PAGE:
Dietary and physical activity behaviors in women with polycystic ovary syndrome per the new international evidence-based guideline

Annie W. Lin, Maryam Kazemi, Brittany Y. Jarrett, Heidi Vanden Brink, Kathleen M. Hoeger, Steven D. Spandorfer, Marla E. Lujan

Research output: Contribution to journalArticlepeer-review

36 Scopus citations


Lifestyle modifications are recommended as first-line therapy in polycystic ovary syndrome (PCOS). However, usual dietary and physical activity (PA) behaviors of women with PCOS remain uncertain, likely owing to controversy in diagnostic criteria. Our objective was to contrast the usual dietary and PA behaviors of women with PCOS (n = 80) diagnosed by the 2018 International Evidence-based Guideline for the Assessment and Management of PCOS to that of controls (n = 44). Study outcomes were dietary intake, diet quality (Healthy Eating Index-2015), and PA (questionnaire, waist-worn accelerometers). Women with PCOS met the acceptable macronutrient distribution ranges for carbohydrate, fat, and protein, but did not meet the recommended dietary reference intakes for vitamin D (mean (95% confidence interval); 6 (5–7) µg/d), vitamin B9 (275 (252–298) µg/d), total fiber (24 (22–26) g/d), or sodium (4.0 (3.6–4.4) g/d). Women with PCOS also met the US recommendations for PA. No differences were detected in dietary intake, diet quality, or PA levels between groups (p ≥ 0.11). In conclusion, women with and without PCOS have comparable dietary and PA behaviors. A lack of unique targets for dietary or PA interventions supports the position of the new guideline to foster healthy lifestyle recommendations for the management of PCOS.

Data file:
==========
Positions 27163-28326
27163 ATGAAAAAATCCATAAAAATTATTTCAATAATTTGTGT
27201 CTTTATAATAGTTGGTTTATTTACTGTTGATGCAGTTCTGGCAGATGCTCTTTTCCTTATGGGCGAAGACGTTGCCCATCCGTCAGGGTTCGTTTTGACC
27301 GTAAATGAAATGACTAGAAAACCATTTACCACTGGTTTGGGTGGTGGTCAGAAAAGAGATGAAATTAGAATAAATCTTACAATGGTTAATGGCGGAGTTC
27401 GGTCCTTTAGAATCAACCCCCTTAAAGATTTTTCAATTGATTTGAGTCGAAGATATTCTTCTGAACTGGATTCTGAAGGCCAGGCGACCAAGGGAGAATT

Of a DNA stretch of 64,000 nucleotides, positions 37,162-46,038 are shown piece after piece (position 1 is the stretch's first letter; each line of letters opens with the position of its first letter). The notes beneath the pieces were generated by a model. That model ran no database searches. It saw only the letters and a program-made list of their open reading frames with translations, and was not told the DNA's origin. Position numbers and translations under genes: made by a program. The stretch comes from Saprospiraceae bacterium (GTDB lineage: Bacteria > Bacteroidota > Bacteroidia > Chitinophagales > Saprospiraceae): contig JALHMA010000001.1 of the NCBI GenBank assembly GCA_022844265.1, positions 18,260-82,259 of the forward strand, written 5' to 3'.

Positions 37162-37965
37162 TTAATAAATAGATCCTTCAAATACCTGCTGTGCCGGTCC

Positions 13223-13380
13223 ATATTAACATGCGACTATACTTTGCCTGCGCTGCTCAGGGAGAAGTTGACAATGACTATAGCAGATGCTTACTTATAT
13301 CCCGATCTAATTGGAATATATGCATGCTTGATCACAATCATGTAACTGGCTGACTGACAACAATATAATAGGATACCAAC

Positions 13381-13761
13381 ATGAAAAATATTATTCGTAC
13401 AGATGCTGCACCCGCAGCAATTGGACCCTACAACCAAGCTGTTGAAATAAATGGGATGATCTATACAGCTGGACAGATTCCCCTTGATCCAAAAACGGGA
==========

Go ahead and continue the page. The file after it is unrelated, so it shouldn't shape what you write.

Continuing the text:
Original languageEnglish (US)
Article number2711
Issue number11
StatePublished - Nov 2019
Externally publishedYes

Bibliographical note

Funding Information:
This research was supported by the Division of Nutritional Sciences at Cornell University, as well as the National Institutes of Health (Grants No. R56-HD089962 and ULTR000457), Sponsorship Award from the PCOS Awareness Association (Grant No. 85789) and Academy of Nutrition and Dietetics Foundation. A.W.L., B.Y.J., and H.V.B. were supported by fellowship awards from the National Institutes of Health (Grants No. T32-DK007158 and T32-CA193193) and Canadian Institutes of Health Research (Grant No. 146182).The authors acknowledge the enthusiastic support of the women that participated in the present work. We credit Mr. Stephen Parry at the Cornell Statistical Consulting Unit for his contributions to the statistical analysis. We are grateful to Ms. Bailey Drewes, Ms. Erica Bender, Ms. Rene Black-Hellwitz, and other staff of Cornell’s Human Metabolic Research Unit for their research and technical support. For their contribution to data collection and management, we thank Ms. Lynda Kochman and research staff at the University of Rochester’s Clinical Research Center; Ms. Mitasha Joseph-Sohan, Ms. Rodriq Stubbs, Ms. Jessica Guillaume-Abraham, and participating fellows and sonographers from the Ronald O. Perelman and Claudia Cohen Center for Reproductive Medicine; and Adaobi Onunkwo, Katie Hootman, and Emily Hegel and research staff at the Weill Cornell Clinical and Translational Sciences Center. The authors have received permission from those named in the acknowledgment.

Publisher Copyright:
© 2019 by the authors. Licensee MDPI, Basel, Switzerland.


  • Diet
  • Exercise
  • Healthy lifestyle
  • Nutritional assessment
  • Polycystic ovary syndrome


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